Scientists create artificial mini 'black hole'

June 3, 2010 by Lisa Zyga, report

(Left) A model of the electromagnetic omnidirectional absorber, in which electromagnetic waves hitting the cylinder bend spirally in the shell region, and become trapped and absorbed by the lossy core. (Right) A photograph of the device, which is composed of 60 concentric layers of copper-coated metamaterials. Image credit: Institute of Physics.
( -- Scientists from China have built a device that can trap and absorb microwaves coming from all directions with a 99% absorption rate - a property that makes the device simulate, to some extent, an astrophysical black hole.

The scientists, who are from Southeast University in Nanjing, China, explain in their study published in the that this is the first experimental demonstration of an omnidirectional electromagnetic absorber in the microwave frequency region. To build the absorber, the researchers used the unique properties of to manipulate light waves and achieve the wave trapping and absorbing properties.

The device itself is composed of a thin cylinder containing 60 concentric rings of copper-coated metamaterials arranged in layers. Each layer is imprinted with alternating patterns of resonant and non-resonant metamaterial structures. The design traps and absorbs coming from all directions by spiraling the radiation inward and converting its energy into heat. As with a black hole, cannot escape from the device.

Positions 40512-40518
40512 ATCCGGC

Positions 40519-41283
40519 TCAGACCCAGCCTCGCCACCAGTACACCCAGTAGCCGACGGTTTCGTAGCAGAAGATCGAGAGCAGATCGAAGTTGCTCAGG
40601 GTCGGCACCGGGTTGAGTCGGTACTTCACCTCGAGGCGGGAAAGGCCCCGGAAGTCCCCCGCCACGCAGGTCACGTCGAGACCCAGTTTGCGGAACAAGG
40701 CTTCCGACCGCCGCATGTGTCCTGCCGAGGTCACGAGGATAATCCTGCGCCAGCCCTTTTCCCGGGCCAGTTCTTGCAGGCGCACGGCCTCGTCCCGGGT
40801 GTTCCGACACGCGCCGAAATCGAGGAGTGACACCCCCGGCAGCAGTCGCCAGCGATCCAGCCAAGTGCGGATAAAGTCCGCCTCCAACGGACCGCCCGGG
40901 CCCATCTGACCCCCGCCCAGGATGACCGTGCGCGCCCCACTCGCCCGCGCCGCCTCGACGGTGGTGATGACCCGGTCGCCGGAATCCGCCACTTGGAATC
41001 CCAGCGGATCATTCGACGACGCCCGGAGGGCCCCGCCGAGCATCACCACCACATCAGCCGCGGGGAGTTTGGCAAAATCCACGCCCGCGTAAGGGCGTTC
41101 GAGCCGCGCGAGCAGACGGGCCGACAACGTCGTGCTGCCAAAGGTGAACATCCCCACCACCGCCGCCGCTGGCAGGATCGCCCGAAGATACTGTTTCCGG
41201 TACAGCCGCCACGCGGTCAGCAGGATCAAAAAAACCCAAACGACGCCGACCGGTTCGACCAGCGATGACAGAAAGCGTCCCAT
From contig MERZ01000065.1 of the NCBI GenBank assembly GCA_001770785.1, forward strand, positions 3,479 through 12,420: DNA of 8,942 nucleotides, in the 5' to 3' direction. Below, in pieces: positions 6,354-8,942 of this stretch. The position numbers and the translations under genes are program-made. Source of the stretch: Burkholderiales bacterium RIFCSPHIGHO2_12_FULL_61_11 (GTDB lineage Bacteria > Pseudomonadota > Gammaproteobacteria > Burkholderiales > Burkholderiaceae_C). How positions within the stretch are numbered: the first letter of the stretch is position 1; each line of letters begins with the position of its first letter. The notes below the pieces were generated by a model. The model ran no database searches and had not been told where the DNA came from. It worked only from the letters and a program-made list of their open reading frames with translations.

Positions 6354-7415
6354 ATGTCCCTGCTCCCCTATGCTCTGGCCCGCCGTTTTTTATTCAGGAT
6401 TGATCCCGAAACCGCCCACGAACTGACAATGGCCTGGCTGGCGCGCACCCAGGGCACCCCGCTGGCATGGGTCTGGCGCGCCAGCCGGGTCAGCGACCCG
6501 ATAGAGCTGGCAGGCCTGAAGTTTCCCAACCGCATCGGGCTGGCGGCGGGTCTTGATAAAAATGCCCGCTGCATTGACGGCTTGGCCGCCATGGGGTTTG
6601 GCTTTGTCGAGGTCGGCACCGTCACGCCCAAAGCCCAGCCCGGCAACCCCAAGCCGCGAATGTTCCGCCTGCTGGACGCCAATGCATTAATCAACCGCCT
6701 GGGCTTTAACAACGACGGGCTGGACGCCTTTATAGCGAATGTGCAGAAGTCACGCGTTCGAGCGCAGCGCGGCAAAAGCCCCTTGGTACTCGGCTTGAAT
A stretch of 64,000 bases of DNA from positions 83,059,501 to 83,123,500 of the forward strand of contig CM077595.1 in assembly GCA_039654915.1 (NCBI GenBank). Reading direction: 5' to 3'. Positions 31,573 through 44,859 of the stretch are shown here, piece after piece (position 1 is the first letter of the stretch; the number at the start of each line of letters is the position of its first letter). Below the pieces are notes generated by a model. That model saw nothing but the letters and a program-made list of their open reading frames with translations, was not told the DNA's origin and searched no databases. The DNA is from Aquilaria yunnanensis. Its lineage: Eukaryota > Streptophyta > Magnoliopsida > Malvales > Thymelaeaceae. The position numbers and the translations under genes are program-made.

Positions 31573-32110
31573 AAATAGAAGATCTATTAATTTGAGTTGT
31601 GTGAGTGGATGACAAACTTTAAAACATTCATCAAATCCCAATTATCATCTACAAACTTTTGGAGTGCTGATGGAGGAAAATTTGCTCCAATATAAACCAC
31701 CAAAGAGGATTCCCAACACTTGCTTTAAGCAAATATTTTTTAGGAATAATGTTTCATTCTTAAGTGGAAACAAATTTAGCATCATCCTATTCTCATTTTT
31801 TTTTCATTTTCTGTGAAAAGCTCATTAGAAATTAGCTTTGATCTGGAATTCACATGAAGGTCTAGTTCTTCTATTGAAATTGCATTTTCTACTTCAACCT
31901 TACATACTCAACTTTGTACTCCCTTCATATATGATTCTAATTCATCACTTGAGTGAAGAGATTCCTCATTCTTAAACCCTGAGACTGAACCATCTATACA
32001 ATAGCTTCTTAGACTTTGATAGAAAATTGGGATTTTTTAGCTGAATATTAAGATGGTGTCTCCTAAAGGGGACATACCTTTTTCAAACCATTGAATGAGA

Although the electromagnetic absorber currently works only with microwaves, the researchers plan to develop a device that works with visible light. The device demonstrated here could have applications such as collecting microwaves and energies in free space, or as a source of thermal emission, since the device transfers electromagnetic energy into heat energy.

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Explore further: Chinese scientists create metamaterial black hole

More information: Qiang Cheng, et al. “An omnidirectional electromagnetic absorber made of metamaterials” 2010 New Journal of Physics 12 063006. DOI:10.1088/1367-2630/12/6/063006.

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1.3 / 5 (4) Jun 03, 2010
This has good potential as said in the article, but is it actually possible to create a "real" black-hole which could start sucking matter?
5 / 5 (3) Jun 03, 2010
This is a repeat from over a year ago.
3.6 / 5 (16) Jun 03, 2010
Although the electromagnetic absorber currently works only with microwaves, the researchers plan to develop a device that works with visible light.
So basicaly, what they are planing is, to re-invent black paint? o_O

Not saying it's bad.. Development of metamaterial based high-absorbtion black pigment could be quite usefull in many areas :)
not rated yet Jun 04, 2010
Considering a disk is utilized, what would be effects of utilizing cylindrical hyperparaboloid? Hyperparaboloid base unit = saddle surface.light may essentially vanish as it transits around the corner at the 180 degree coordinate
From the circular side one would observe the Yin/Yang geometry. From the rectangular side one would observe a waveform geometry, double helix, if wall of cylinder were transparent.